With the help of “Intense Guy,” (whom we all prefer to call, simply, “Iggy”), the stories of some of Frank Stevens’ Navy boot camp companions start to take shape. While I don’t have any “orphan photos” to send to long-lost family members of these guys, I still feel this need to connect with the people who were important to my family. For what it’s worth, here are a few more links that tell the story of some of the twelve men who signed Frank’s “Company 162” photograph. Thanks to Iggy for providing the “ammo” to further help me to hit that mark.
I’m including hyperlinks to material we’ve found. Sometimes the only clues were on Ancestry.com, and may only connect for those already holding membership there; I’m still including them in hopes that family members of these men may someday find this post and get the benefit of being helped along in their research. (And here’s a hurrah to the perennial availability of search engine findings!)
As I continue to post what’s being found (by Iggy, other readers, as well as my own searches), I’ll post the rest of the close-ups from the boot camp photo. Here’s hoping someone gets to see their grandfather or dad in his younger years, perhaps a side of the man for which his descendants don’t have much documentation.
Of course, if anyone sees a face they recognize, I’d love to hear from you. Just post a comment and we’ll connect.
John O. Clark: With a common surname like Clark (the 25th most common surname in the United States, as of the 2000 Census, although, admittedly, now slipping from its previous ranking), I hesitate to research this one, but Iggy found a distinguishing mark to let his records stand out: the “O” stands for a middle name of “Orland.” With a small hometown like Harvey, Iowa, contributing to honing in on specific Clarks, it made it a bit easier to identify this John Clark. Iggy found his parents’ names to be Marvin and Violet Clark—fortunately, two less common names to add to the mix—and voilà! Findings for the US 1930 census in Iowa, as well as several Rootsweb family trees for John’s parents and younger brother, Fred. John, like my father-in-law, Frank Stevens, evidently took the same military career path of moving from service in the Navy to enlisting in the new-at-the-time United States Air Force. Although I was able to find his birth record transcribed on FamilySearch.org, as well as his information on the Social Security Death Index (soon to become an endangered species, itself) plus two online versions of his obituary (giving a hint of the culture of his hometown), I found precious little about the details of his service in the Navy, other than Iggy's note that he was an Aviation Machinist's Mate, First Class. Unfortunately, there is also no entry at Find A Grave for his name nor his first wife's name, though the cemetery information itself is available; hopefully a relative or other volunteer will someday be able to add that to the online record.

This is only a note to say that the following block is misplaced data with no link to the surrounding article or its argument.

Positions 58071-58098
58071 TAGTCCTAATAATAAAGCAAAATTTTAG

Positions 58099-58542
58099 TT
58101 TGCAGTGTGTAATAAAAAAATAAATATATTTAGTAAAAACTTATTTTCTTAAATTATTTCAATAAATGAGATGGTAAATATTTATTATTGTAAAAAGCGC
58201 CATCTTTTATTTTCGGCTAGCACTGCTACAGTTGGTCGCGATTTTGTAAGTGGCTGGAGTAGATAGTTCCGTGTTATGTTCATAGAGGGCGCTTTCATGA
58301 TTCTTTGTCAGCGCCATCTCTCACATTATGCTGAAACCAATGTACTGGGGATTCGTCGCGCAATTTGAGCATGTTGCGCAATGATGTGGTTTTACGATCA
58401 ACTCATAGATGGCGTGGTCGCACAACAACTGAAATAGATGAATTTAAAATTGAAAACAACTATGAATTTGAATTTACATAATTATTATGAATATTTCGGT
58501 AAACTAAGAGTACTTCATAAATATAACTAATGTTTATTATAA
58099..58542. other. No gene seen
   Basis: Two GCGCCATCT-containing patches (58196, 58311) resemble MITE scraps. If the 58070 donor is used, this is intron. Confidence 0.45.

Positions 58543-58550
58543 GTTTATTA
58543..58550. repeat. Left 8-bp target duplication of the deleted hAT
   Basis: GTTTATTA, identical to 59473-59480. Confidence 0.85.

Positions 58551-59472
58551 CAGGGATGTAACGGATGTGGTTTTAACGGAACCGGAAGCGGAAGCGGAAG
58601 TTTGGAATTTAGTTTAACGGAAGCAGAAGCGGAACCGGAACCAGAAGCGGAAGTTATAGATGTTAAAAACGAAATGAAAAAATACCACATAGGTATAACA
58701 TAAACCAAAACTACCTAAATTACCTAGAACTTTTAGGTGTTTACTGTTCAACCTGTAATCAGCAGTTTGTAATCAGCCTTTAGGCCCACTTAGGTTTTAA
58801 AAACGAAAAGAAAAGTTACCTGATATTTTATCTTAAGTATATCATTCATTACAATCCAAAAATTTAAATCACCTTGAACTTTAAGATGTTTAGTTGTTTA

C. F. Soucy: I hadn’t even attempted to find this man’s data online, because of the ambiguity of initials used instead of a full name. I’ve tried that sort of stunt before (and on a “C” initial, too) with absolutely no results other than wasting an entire day. (With an extreme amount of fortitude, revisiting that task with several more days' work, I did find what I was seeking—but I'm still not sure the pay-off was worth the price.) So bless you, Iggy, for coming up with results on this one. If “C. F.” stands for “Carl Frederick” of Polk County, Iowa, then we have a match—but only a match. There is not much additional information on this man online—with the exception of Ancestry.com copies of Navy Muster Rolls showing him serving on the USS John Penn, right out of boot. He must have had quite a Navy career, though, as I also found his records on the USS President Hayes for duty in the summer of 1943, and on the USS Collingsworth returning from Tsingtao, China, headed for the States and discharge, at long last, in 1945. There were also records on Ancestry.com showing that he attended training at the Atlantic Fleet Schools in Norfolk, Virginia, and was transported back from training at the Amphibious Training Center on the USS Alhena to North Carolina, and at another time to a receiving ship at San Pedro, California—perhaps the ship that brought him, ultimately, to that destination in China. Speaking of that record that shows his last residence as “Polk,” actually, the Social Security Death Index, as listed on FamilySearch.org, only shows last residence by county, but as I discovered by pulling up the same record at Ancestry.com, the hometown he listed in his photograph signature—Des Moines—was his nearly lifelong residence in Polk County. As for any other records—obituaries, Find-A-Grave entries, even census records—I find nothing. Other than what looks to be an extremely busy Naval career, the man in private life seems to be an online enigma.
Edwin Alfred Warchol: Just as Iggy had mentioned in his comment yesterday, I found a 1920 US Census entry for Edwin Warchol in Lake County, Indiana, in the household of John and Anna Warchol. Iggy explained that “Tilden Tech” next to Edwin’s signature referred to Tilden Technical High School in Chicago. Ancestry.com provided Navy Muster Rolls that led me to find his service—at least at the end of the war—on the USS Franklin (CV 13). Later, a Social Security Death Index entry on FamilySearch.org confirms dates of birth and death, as well as his residence, by that point, in Arizona. Find-A-Grave has an entry for his burial information. I was unable to find any other public or private family trees of researchers of this branch of the Warchol family tree, so I don’t have any current contact information. However, in situations like this, I’m inclined to post queries on those ever-helpful genealogy forums and see if anyone will come find me.
With a bit more research time and effort, hopefully I'll have more to post on this group of twelve by tomorrow.